A key aspect of German naturalisation law is working out whether you're likely to be a financial burden on the state by relying too much on the welfare system.

The entrance to the Jobcenter in Düsseldorf,

The entrance to the Jobcenter in Düsseldorf, North Rhine-Westphalia. Photo: picture alliance/dpa | Oliver Berg

While everyone needs a helping hand from time to time, claiming benefits like long-term unemployment benefit (Bürgergeld) or housing benefit (Wohngeld) to top up your income sadly shuts you out of the naturalisation process and could also make it hard for you to qualify in the future. 

Luckily, this doesn't apply to all types of state support - Kindergeld, ALG I and Bafög don't count, for example - so seek advice from a lawyer or your local citizenship office if you're unsure.


How old are you?

Though this is hard to fully quantify, age can sometimes play a role in assessments of your financial fitness in Germany.

A young person fresh out of university or vocational college may be seen as someone with high earning potential over the years, so in some cases the authorities may take a more relaxed approach to their current income.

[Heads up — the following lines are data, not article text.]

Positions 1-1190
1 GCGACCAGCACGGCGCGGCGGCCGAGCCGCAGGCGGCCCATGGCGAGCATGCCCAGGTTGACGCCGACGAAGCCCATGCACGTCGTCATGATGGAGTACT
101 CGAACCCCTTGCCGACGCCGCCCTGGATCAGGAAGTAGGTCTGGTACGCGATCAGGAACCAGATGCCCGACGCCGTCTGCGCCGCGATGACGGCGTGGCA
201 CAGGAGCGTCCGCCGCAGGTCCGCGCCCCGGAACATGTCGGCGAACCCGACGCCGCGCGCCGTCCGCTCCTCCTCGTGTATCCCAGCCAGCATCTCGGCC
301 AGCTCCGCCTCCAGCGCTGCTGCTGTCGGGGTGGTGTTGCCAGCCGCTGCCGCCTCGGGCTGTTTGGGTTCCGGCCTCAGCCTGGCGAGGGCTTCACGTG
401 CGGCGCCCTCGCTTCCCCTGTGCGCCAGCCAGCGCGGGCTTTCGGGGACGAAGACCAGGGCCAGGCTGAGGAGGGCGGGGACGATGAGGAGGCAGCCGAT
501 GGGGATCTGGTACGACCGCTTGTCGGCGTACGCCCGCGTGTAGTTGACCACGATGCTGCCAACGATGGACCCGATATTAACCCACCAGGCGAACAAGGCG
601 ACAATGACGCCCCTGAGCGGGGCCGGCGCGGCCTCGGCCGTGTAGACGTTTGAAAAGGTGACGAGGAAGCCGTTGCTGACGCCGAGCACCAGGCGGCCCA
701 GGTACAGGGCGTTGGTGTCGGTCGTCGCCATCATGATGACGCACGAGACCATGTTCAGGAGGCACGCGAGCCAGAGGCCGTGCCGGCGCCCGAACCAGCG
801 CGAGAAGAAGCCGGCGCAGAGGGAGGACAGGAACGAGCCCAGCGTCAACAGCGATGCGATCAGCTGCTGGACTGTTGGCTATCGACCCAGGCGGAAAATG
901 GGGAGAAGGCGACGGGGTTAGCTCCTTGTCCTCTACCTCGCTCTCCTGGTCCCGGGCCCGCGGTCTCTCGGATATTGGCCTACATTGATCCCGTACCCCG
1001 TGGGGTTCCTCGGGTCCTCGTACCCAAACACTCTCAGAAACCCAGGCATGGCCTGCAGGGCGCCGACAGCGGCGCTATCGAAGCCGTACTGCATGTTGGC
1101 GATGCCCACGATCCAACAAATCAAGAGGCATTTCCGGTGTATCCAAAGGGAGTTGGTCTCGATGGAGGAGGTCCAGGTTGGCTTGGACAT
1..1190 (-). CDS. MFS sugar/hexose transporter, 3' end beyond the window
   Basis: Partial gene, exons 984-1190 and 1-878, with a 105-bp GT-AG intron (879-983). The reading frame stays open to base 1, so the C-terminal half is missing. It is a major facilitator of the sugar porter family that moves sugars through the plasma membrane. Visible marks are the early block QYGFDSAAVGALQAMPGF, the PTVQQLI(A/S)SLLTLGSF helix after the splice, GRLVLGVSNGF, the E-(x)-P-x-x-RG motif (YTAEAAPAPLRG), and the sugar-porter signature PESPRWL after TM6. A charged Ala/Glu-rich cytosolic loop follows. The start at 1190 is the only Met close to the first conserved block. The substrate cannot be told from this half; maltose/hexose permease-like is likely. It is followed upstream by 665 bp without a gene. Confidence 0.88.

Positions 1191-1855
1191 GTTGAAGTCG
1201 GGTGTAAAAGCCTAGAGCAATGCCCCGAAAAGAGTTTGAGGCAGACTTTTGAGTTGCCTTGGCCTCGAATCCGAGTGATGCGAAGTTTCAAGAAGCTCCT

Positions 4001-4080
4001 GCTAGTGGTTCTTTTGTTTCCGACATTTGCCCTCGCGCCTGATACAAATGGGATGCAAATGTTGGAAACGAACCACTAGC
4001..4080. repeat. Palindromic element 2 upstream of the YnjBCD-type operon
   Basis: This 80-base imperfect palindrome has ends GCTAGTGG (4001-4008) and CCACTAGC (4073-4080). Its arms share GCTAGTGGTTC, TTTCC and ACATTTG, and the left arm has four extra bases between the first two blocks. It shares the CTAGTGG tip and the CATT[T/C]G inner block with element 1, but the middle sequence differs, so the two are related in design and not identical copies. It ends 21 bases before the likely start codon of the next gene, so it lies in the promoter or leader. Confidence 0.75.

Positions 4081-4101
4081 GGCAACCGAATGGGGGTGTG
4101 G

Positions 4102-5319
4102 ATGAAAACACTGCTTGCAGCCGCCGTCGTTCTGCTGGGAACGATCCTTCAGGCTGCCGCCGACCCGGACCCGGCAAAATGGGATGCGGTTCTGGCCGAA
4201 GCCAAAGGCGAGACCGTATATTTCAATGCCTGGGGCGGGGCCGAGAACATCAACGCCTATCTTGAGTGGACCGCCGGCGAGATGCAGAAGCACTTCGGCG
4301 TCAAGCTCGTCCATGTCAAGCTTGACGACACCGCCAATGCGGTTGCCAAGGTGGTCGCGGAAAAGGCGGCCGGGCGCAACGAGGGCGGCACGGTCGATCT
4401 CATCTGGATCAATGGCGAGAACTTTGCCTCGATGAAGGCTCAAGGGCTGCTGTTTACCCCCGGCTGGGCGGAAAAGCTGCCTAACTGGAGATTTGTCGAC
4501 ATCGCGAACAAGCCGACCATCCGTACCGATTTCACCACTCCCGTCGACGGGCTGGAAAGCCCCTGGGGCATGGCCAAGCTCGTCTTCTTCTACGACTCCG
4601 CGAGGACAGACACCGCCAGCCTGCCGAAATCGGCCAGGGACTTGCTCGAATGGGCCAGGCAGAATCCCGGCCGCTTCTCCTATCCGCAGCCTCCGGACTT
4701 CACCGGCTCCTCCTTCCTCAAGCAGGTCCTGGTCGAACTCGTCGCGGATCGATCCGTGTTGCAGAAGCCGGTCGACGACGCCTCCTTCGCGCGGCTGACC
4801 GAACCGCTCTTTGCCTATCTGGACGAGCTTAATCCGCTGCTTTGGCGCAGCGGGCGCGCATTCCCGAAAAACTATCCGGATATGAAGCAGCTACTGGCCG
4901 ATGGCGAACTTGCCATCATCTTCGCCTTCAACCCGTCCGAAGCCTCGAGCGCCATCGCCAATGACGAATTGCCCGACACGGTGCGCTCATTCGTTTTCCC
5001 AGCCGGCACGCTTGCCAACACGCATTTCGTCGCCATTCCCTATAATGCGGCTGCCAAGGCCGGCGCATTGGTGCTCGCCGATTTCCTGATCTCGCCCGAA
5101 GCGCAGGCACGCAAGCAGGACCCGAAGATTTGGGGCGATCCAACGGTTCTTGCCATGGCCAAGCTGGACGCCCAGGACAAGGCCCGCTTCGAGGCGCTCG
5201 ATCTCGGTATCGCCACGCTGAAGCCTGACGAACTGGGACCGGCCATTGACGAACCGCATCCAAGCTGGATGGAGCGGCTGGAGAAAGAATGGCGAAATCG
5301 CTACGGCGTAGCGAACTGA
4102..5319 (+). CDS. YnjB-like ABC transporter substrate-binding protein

In contrast, an older person coming to the end of their working life could be held to slightly stricter standards. 

This is also why it can be important to show that you have sufficient pension contributions or another form of security for the future, such as owning your own home or having lots of savings. 

READ ALSO: How can over 60s get German citizenship under the new nationality law?

What counts as 'income' under German law?

It's important to note that income doesn't just have to mean the salary you get at your job: income from rental properties, side hustles and freelance gigs can also be included, as well as things like alimony payments after divorce.

Once again, if you're unsure, just ask. The citizenship offices are there to advise you and should give you clear instructions about what kind of documents count as proof of income in your application.